Though seven of its teams reside in Canada, deputy commissioner Bill Daly told reporters this week not to expect any rule changes from the NHL in anticipation of legal marijuana sales in Canada starting Oct. 17.
Talking with the Associated Press, Daly said that legalization won’t affect the NHL/NHLPA drug-testing policy. It’s worth reminding that the NHL has the most progressive attitude toward cannabis among the major North American sports leagues. Marijuana is not listed as a banned substance in the NHL.
All players are screened for performance-enhancing drugs each year. But only a third of the league receives testing for illicit drugs like cocaine, amphetamines, or marijuana. Those who test positive for cannabis, however, aren’t publicly identified or disciplined in any way.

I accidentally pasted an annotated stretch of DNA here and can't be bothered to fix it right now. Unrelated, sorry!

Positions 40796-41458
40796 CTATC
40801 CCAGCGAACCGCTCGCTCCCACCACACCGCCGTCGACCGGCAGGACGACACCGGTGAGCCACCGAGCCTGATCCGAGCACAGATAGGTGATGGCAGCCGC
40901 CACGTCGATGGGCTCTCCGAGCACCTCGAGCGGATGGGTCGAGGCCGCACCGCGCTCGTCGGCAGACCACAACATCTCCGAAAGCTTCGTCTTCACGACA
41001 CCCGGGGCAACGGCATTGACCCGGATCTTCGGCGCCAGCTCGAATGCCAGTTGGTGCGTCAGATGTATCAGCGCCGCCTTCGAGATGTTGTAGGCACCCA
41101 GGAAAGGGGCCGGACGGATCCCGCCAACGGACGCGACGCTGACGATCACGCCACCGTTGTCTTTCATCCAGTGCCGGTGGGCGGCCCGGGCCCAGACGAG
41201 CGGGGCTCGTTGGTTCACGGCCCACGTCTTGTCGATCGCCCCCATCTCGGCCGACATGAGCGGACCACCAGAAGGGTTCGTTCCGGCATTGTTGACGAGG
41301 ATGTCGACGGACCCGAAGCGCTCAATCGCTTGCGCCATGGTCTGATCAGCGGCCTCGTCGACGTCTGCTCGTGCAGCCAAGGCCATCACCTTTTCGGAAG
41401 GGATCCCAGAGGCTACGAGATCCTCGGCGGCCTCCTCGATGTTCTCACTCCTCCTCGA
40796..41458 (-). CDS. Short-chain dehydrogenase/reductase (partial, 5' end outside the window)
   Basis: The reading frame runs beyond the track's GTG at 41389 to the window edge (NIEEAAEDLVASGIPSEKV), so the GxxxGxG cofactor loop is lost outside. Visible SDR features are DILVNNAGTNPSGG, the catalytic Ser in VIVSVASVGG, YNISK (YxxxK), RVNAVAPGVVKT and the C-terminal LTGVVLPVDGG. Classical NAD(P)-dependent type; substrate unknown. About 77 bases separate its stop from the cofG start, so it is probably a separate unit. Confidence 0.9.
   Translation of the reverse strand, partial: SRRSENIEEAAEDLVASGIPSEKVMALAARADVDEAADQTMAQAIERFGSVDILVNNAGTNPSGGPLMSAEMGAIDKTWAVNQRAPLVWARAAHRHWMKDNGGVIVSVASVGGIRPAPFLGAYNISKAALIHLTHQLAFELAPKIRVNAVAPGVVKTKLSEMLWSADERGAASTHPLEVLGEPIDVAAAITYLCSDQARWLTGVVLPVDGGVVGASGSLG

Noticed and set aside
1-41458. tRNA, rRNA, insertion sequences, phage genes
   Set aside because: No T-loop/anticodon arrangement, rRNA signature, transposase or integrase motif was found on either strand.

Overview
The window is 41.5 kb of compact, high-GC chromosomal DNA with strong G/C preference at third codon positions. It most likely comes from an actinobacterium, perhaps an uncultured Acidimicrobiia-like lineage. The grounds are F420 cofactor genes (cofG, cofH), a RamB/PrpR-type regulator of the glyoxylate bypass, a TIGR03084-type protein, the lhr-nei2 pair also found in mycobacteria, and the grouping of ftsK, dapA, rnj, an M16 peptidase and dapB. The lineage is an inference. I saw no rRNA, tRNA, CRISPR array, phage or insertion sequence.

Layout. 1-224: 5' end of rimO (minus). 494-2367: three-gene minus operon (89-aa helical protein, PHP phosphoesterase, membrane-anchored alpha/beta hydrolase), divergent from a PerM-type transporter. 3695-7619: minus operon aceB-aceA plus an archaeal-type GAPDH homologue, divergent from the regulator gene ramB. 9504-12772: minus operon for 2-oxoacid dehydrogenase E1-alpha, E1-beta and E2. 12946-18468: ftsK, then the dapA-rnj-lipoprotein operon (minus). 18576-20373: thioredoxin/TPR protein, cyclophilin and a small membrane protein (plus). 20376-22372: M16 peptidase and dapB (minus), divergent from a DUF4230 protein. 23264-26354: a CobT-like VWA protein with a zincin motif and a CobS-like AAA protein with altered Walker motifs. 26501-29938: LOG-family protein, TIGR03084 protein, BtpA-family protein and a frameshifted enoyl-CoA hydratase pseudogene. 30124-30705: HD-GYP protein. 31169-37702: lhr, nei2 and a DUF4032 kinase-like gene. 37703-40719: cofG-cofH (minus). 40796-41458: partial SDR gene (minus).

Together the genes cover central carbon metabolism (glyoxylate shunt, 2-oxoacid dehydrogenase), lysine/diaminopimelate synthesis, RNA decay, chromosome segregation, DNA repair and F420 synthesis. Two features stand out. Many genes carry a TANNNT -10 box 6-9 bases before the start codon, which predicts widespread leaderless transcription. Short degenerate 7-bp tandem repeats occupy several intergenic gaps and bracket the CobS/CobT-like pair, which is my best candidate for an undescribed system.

If a player is determined to have a dangerously high sample of either a narcotic or cannabis, they could be subject to the league’s Substance Abuse and Behavioral Health Program, which may include mandatory substance abuse treatment.
Instead of changing their public stance in any meaningful way, Daly said the league will continue as it has been. The NHL and NHLPA will also try to better educate players about cannabis usage and its legal implications moving forward.